This “do something positive” trend seems to have increased in recent years. But while  the above suggestions are all laudable activities, we should remind ourselves that the saints would not have separated living out their faith in a positive way from disciplining themselves via abstinence, fasting and mortification. In fact, they considered the spiritual life to be deeply connected with the physical. They recognized that when we lack discipline in our physical lives, our spiritual lives suffer.

Here are just a few comments from the saints on physical discipline (or a lack thereof) and its relationship with the soul:

Do you not know that fasting can master concupiscence, lift up the soul, confirm it in the paths of virtue, and prepare a fine reward for the Christian? -Saint Hedwig of Silesia

Irrational feeding darkens the soul and makes it unfit for spiritual experiences. – St. Thomas Aquinas

As long as a single passion reigns in our hearts, though all the others should have been overcome, the soul will never enjoy peace. – St. Joseph Calasanctius

It is almost certain that excess in eating is the cause of almost all the diseases of the body, but its effects on the soul are even more disastrous. – St. Alphonsus Liguori

The more we indulge ourselves in soft living and pampered bodies, the more rebellious they will become against the spirit. – St. Rita of Cascia

Yes, of course we should engage in activities that help others or increase our spiritual knowledge and time with Christ. But we shouldn’t allow those things to excuse us from taming our passions and appetites.

Unfortunately, many times we allow our sacrifices to become ends in themselves. Perhaps this explains the “upswing” in recommendations for other Lenten activities. After all, things like prayer, spiritual reading, or even practicing works of mercy  directly impact our relationship with The Lord, whereas giving up cake could seem like a random and inconsequential activity. But the fact is that our faith is not either…or; it should be both…and.

We will not have a fruitful Lent just because we declare that we are “giving up _____.” Rather we should remember that those physical sacrifices are not ends in themselves. The end of all discipline must be love. We give up chocolate, – or whatever else – to remind ourselves that this world is fleeting. It is an expression of love that we lavish on Our Lord, passionately declaring that this television set, this candy bar, this ice cream, this cake, these cookies – any and all things which we enjoy in this life – are but nothing compared to Him.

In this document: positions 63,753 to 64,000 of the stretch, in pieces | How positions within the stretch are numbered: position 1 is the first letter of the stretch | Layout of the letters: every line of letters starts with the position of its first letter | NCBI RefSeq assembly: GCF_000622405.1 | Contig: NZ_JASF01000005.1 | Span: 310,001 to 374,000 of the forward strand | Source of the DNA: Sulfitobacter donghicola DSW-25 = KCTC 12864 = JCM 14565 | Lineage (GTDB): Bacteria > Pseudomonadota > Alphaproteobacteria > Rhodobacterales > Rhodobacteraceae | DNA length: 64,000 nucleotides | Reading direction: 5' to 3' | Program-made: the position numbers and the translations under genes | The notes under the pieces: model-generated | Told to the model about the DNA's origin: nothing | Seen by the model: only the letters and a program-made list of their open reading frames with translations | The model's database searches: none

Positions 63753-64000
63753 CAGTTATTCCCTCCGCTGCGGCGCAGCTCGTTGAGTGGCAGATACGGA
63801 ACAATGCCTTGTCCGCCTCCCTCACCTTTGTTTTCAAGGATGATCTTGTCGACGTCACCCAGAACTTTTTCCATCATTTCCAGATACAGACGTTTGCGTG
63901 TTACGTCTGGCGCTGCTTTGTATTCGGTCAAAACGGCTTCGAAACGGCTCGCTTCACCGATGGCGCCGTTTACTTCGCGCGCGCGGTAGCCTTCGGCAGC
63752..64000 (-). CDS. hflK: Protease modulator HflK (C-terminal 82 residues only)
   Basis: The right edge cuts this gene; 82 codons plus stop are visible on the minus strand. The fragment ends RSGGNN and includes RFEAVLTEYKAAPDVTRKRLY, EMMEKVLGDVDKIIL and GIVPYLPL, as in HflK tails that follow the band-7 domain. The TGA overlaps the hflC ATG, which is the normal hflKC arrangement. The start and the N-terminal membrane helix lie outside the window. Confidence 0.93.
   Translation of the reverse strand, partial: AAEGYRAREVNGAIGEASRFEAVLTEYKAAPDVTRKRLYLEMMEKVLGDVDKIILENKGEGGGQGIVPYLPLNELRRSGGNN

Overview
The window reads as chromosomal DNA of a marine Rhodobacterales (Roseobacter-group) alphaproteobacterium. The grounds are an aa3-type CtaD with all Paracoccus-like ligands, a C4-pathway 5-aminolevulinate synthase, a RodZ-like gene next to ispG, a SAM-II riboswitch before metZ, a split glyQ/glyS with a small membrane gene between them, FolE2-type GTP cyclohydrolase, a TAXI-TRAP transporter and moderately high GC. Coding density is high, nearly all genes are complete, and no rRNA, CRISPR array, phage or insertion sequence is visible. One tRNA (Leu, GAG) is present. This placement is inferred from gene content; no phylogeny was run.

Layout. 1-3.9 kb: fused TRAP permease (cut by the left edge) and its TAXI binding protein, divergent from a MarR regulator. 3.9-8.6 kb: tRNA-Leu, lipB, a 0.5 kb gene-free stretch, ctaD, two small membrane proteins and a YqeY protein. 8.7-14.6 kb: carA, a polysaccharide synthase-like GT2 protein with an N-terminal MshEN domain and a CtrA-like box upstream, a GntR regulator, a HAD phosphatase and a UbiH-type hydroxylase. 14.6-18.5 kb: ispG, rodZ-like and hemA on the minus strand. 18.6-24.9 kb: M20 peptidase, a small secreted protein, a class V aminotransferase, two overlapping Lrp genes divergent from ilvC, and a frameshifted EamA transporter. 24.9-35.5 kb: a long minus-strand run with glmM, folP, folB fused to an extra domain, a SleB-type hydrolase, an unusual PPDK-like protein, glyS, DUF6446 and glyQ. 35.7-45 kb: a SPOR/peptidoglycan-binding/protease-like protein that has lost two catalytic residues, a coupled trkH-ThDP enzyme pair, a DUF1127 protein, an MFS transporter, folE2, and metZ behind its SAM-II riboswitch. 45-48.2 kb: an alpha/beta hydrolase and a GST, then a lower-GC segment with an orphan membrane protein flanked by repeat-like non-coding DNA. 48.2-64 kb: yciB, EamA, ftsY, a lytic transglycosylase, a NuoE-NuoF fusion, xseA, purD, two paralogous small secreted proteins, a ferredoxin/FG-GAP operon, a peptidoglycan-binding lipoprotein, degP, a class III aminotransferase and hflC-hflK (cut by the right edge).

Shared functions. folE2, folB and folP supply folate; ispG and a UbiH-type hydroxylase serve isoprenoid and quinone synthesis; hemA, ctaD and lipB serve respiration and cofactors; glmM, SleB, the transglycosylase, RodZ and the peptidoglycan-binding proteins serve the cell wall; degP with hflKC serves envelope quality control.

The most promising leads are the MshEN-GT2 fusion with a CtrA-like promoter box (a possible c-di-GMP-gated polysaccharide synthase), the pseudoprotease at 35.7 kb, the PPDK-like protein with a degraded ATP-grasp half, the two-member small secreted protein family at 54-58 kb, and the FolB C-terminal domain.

This is the time of year when, as individuals united with the entire Church, we encourage ourselves to walk through the fires of discipline and denial for Our Beloved! This is our time in the desert. This is when, by God’s grace, we face the temptation of X, and we declare,

Man should not live by bread alone, but by every word that comes from the Father’s mouth. – Matthew 4:4.

It is when we look over all creation and remind ourselves,

You shall worship the Lord your God and him only shall you serve. – Matthew 4:10

There is great power in knowing that by Gods’ grace we can be in control. That our appetites do not rule us. Provided we always keep in mind the ultimate end of self-control:

The purpose of asceticism, self-denial and mortification is the growth in charity or love of God. Christian self-denial is not based on the idea that the world, or the flesh are intrinsically wicked, but on the conviction that God is intrinsically good. – Archbishop Fulton Sheen

We release the chains of this world so we can bind ourselves more closely to Christ. Doing so will help us to live our faith more fully. God’s grace helps us to feed the hungry, clothe the naked or visit the imprisoned. And that grace flows abundantly when one of His children demonstrates a commitment to God, the Father, in heaven over the material gods of the earth.

So – What have you given up this Lent? There’s still time…